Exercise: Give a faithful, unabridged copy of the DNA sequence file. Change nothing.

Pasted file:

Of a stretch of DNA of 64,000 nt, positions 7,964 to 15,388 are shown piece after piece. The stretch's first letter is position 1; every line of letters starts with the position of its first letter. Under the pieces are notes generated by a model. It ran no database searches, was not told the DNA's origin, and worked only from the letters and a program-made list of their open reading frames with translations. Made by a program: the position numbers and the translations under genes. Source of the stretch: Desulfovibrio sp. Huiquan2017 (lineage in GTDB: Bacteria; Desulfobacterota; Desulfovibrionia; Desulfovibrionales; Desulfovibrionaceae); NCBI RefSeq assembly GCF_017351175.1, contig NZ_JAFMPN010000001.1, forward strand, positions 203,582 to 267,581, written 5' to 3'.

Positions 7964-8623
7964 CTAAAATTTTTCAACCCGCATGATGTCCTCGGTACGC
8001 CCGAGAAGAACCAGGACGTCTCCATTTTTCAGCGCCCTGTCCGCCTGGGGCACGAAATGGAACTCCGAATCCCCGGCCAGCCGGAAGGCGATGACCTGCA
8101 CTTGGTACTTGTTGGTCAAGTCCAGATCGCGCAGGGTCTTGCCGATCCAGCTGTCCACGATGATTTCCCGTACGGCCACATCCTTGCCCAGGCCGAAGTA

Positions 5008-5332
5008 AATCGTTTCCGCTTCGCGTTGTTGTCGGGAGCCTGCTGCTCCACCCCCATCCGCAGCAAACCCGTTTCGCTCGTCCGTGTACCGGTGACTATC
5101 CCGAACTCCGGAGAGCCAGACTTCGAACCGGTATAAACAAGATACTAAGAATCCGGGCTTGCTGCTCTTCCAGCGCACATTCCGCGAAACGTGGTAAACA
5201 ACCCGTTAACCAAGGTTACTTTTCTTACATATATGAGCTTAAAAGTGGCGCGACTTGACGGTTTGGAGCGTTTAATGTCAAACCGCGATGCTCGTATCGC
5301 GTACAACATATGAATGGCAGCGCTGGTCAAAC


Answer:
Of a stretch of DNA of 64,000 nt, positions 7,964 to 15,388 are shown piece after piece. The stretch's first letter is position 1; every line of letters starts with the position of its first letter. Under the pieces are notes generated by a model. It ran no database searches, was not told the DNA's origin, and worked only from the letters and a program-made list of their open reading frames with translations. Made by a program: the position numbers and the translations under genes. Source of the stretch: Desulfovibrio sp. Huiquan2017 (lineage in GTDB: Bacteria; Desulfobacterota; Desulfovibrionia; Desulfovibrionales; Desulfovibrionaceae); NCBI RefSeq assembly GCF_017351175.1, contig NZ_JAFMPN010000001.1, forward strand, positions 203,582 to 267,581, written 5' to 3'.

Positions 7964-8623
7964 CTAAAATTTTTCAACCCGCATGATGTCCTCGGTACGC
8001 CCGAGAAGAACCAGGACGTCTCCATTTTTCAGCGCCCTGTCCGCCTGGGGCACGAAATGGAACTCCGAATCCCCGGCCAGCCGGAAGGCGATGACCTGCA
8101 CTTGGTACTTGTTGGTCAAGTCCAGATCGCGCAGGGTCTTGCCGATCCAGCTGTCCACGATGATTTCCCGTACGGCCACATCCTTGCCCAGGCCGAAGTA

Positions 5008-5332
5008 AATCGTTTCCGCTTCGCGTTGTTGTCGGGAGCCTGCTGCTCCACCCCCATCCGCAGCAAACCCGTTTCGCTCGTCCGTGTACCGGTGACTATC
5101 CCGAACTCCGGAGAGCCAGACTTCGAACCGGTATAAACAAGATACTAAGAATCCGGGCTTGCTGCTCTTCCAGCGCACATTCCGCGAAACGTGGTAAACA
5201 ACCCGTTAACCAAGGTTACTTTTCTTACATATATGAGCTTAAAAGTGGCGCGACTTGACGGTTTGGAGCGTTTAATGTCAAACCGCGATGCTCGTATCGC
5301 GTACAACATATGAATGGCAGCGCTGGTCAAAC